Barbara Croisdale-Appleby walks us through a collection of British art which recently arrived at her home: the residence of the British Embassy in Bogotá. Providing insight into a very personal display of the classic and contemporary, the wife of Ambassador Lindsay Croisdale-Appleby, Barbara, is also the daughter of a famous Venezuelan artist: Humberto Jaimes Sánchez (1930 – 2003). The dignitary talks with knowledge and appreciation of the 21 works hanging on the walls of her Tudoresque home. Most are oil on canvas, but others are mixed mediums, from graphic illustrations to photography. One striking Black and White collage of the Lake District moors by Andy Goldsworthy (1956) looms over the stairwell.

The display is themed around nature and includes several timeless landscapes of renowned artists and influential exponents of Romanticism – an artistic movement of the late 1700s to mid-1800s, which emphasized an emotional response to the pastoral.

Barbara Croisadale-Appleby.
Barbara Croisadale-Appleby.

Five of them hang in the dining room which include a river scene of Trelissick House, Cornwall, by maritime painter Thomas Lyde Hornbrook (1780-1850), the sweeping brushstrokes of chalk cliffs attributed to Edwardian John Fullylove (1845-1908), a vibrant and post-Impressionist flower vase by the Bloomsbury Group painter, Duncan Grant (1885-1978), a balanced blue-tinted landscape by the Royal Academy’s Julius Caesar Ibbetson (1759-1817) and a mysterious modernist scene by the London Group member, Ivon Hitchens (1893-1979).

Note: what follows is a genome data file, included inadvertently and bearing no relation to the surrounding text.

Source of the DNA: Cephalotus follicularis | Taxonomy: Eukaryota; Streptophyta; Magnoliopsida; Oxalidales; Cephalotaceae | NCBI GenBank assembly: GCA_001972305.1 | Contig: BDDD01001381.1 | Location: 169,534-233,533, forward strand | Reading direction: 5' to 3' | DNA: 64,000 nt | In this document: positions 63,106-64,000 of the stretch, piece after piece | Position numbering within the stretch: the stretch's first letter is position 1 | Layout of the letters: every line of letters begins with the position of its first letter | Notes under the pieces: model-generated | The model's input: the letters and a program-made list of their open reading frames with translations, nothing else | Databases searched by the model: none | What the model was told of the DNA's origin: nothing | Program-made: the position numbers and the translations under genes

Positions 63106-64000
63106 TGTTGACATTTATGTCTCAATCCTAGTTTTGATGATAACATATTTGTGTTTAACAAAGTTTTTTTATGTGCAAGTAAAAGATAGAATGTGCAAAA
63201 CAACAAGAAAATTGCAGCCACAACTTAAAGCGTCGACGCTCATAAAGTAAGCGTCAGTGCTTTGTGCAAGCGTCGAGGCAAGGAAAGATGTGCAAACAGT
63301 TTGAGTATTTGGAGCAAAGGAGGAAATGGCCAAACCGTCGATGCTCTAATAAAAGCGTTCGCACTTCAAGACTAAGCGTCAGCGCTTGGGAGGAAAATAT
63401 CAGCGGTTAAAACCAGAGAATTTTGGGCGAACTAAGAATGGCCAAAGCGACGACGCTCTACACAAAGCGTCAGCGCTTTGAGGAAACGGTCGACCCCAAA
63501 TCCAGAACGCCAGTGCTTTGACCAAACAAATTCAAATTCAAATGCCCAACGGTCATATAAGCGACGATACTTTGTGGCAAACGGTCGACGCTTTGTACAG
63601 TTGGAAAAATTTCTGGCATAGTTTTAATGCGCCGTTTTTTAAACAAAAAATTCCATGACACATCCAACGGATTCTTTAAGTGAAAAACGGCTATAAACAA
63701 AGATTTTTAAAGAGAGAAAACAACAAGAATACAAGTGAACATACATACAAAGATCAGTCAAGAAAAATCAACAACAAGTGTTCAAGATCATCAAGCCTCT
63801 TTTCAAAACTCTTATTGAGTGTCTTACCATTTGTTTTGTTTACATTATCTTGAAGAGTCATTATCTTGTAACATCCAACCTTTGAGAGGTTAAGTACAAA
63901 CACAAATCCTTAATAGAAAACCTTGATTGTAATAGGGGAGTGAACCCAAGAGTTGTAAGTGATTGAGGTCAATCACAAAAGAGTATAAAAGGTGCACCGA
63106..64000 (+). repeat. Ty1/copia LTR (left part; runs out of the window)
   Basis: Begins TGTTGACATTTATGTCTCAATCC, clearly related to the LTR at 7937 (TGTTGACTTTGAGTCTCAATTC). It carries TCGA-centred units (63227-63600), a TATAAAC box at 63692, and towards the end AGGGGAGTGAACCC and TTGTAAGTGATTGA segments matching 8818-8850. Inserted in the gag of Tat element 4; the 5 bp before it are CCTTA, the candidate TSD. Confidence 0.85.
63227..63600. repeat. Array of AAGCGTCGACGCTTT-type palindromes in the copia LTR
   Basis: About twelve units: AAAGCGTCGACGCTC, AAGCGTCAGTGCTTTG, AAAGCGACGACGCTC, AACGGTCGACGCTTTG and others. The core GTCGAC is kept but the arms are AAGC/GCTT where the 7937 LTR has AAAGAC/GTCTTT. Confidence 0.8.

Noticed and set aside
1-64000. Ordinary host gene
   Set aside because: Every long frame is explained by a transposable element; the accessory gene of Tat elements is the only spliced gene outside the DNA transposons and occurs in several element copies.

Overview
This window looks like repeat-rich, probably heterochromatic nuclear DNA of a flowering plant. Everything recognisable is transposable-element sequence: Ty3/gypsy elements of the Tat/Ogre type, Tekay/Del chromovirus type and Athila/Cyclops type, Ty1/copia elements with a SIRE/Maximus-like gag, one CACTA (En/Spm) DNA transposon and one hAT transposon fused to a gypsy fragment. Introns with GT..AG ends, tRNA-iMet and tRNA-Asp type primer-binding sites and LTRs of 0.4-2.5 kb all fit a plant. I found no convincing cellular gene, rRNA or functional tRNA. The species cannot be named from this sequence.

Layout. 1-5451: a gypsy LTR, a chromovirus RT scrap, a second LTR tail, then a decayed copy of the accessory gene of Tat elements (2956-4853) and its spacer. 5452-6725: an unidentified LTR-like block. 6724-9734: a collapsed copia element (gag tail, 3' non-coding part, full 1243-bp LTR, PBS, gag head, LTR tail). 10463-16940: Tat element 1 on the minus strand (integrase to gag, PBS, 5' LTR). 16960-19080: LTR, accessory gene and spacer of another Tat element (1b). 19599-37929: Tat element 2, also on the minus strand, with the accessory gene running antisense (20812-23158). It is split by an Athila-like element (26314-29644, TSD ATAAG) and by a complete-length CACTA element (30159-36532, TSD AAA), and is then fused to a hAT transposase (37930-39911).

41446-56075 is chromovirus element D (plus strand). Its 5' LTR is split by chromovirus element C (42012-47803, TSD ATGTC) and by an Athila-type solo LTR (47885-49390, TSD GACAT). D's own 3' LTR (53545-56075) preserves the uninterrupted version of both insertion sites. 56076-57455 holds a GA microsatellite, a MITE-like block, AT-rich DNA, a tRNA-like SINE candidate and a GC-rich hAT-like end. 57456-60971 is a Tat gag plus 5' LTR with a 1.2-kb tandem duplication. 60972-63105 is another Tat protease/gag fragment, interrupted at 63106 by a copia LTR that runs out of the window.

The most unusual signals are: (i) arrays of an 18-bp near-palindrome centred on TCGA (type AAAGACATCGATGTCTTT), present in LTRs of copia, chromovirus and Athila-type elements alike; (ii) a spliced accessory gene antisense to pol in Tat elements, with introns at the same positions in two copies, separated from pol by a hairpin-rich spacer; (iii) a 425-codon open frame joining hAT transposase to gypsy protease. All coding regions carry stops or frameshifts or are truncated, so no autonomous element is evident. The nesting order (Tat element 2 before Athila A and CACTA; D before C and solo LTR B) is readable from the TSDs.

Other more contemporary works hang on walls throughout the house and in private rooms. The collection gives the official residence an air of renewal and beauty, enhancing the context and play of light from windows overlooking a flowering garden.

Other important painters and illustrators are also included in this most British of collections; among them William Gear (1915-1997), Stanley William Hayter (1901-1988), well known for his famous graphic workshop Atelier 17 which he founded in Paris, and a recent work of inkjet printing by Alison Turnbull (1956) who resided in the Colombian capital.

All the works are property of the UK’s Government Art Collection (GAC) and displayed in government buildings in nearly every capital city, making it the most dispersed collection of British art in the world. The mission of the collection is to promote British art while contributing to intercultural diplomacy.

The works on display in Bogotá were selected carefully for the residence by curators of the GAC taking into account the architectural style of a house which has stood on a plot of land in Cabrera since the mid 1900s. An expert on art conservation from the GAC recently traveled to Bogotá to personally oversee their correct installation and narrative.

The art pieces will be exhibited at the residence for at least eight years and reviewed when needed, for their proper conservation. The collection in Bogotá is an ambitious example of cultural diplomacy which could be equalled by other diplomatic entities: for art is a universal language which inspires us to communicate in ways which transcend political and economic boundaries.

The Government Art Collection has expanded to include some 13,500 works of art from the 16th century to the present day. new works are purchased by approval of an advisory committee that examines works by artists who have a strong British connection; not only those who were born in Britain, but also those who have lived or are living in the country.